Bowls

Bowls

Your kitten should have his own bowls. The bowls should be glass, ceramic or stainless steel. Do not use plastic bowls as they can harbor bacteria and hold oils which can cause feline acne or allergic skin reactions.

Always use a clean bowl for each meal, and put fresh water down at least once a day. The bowls should be as clean as those you would use for yourself. Dirt, dust, and hair will collect in the bowls during the day - you wouldn't want to eat or drink dirty food or water, and you shouldn't expect your kitten to either.

Litter Boxes

and

Litter

The Litter and Litter Box

I recommend the scoopable clay litter, but any good, dust-free clay litter is acceptable.

The odor is virtually nonexistent if you feed a species appropriate diet and if the box is cleaned regularly - every morning and evening.

The directions on the litter will say to keep the litter at least 2 inches deep - I have found that 3 to 4 inches works much better.

It is also advisable to clean the box itself every week. I suggest having at least two litter boxes that you rotate week to week. Dispose of the litter if you are planning a complete change of litter. If you want to save the litter, clean out the waste, then place it in the clean litter box.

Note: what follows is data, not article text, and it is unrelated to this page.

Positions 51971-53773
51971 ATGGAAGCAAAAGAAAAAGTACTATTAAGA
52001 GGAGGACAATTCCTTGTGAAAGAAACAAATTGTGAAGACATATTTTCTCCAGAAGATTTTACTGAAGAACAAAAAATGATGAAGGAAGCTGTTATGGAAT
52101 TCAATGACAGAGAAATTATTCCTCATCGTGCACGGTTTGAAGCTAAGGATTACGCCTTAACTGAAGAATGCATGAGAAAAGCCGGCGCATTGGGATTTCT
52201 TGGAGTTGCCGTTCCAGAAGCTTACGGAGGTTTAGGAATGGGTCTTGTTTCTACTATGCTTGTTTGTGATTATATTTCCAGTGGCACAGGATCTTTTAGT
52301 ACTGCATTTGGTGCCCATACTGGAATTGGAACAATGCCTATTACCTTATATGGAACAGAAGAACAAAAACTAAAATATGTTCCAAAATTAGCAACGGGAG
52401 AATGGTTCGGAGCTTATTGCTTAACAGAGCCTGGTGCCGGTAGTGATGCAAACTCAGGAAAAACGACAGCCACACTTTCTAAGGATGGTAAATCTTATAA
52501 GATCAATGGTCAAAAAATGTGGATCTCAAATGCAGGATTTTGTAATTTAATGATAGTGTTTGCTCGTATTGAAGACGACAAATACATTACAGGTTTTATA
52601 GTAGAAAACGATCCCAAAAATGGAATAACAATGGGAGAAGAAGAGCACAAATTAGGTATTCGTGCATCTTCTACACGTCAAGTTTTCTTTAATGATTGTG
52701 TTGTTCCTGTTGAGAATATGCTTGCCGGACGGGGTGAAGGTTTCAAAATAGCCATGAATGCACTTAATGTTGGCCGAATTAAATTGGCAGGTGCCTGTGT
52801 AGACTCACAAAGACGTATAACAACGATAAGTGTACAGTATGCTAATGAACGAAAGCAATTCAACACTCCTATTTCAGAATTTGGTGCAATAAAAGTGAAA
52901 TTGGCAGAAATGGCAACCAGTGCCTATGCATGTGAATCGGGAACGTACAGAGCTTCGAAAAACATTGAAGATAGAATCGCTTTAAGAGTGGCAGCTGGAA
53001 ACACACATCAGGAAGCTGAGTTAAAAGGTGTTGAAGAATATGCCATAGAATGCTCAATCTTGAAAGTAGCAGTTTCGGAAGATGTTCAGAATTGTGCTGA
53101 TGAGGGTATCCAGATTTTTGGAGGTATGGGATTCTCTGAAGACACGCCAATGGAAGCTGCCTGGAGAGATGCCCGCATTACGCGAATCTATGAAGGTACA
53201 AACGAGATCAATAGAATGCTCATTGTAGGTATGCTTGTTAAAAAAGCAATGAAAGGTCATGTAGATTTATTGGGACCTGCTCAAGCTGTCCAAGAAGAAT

Wash the dirty litter box box using Clorox, Parvocide, Nolvasan, or any other disinfectant cleaning agent. Chlorine bleach works very well in about a 20:1 dilution (20 parts water and 1 part bleach), since it kills bacteria, viruses, and fungus, and is inexpensive to use. Rinse well and let dry completely.

I like a large litter box with sides about 24 " high. The higher sides lessen the chances of litter scatter.

The use of automatic litter boxes is a personal choice that needs to fit the needs of both the owner and the kitten. Cats and kittens are individuals - and some may prefer an open litter box while some prefer more privacy. If you choose to use an automatic box, the only one I have found that truly works well is The Litter Robot. It is expensive but works as advertized and so far I have never heard a negative review.

Poopies
Bowel Movements

Kittens, like all babies, have an occasional soft bowl movement. Especially when excited (like coming to a new home for the first time), a kitten my have diarrhea from the stress and change. It should resolve itself within a day or two. If your kitten has diarrhea over an extended period or you see blood, please take him to a veterinarian for a checkup.

Scratching Posts

Scratching Posts

Your kitten has been trained to use a scratching post while still at the breeders home. If you do not provide him with a scratching post, however, it would not take long at all him to start to use your furniture to sharpen his claws. It's important for you to think ahead and make it easy for the kitten to continue to have good manners. The easier you make it for him to be a good pet, the better pet he will be. If the kitten shows any interest in using a piece of furniture instead of a scratching post, there are steps you can take to change that behavior: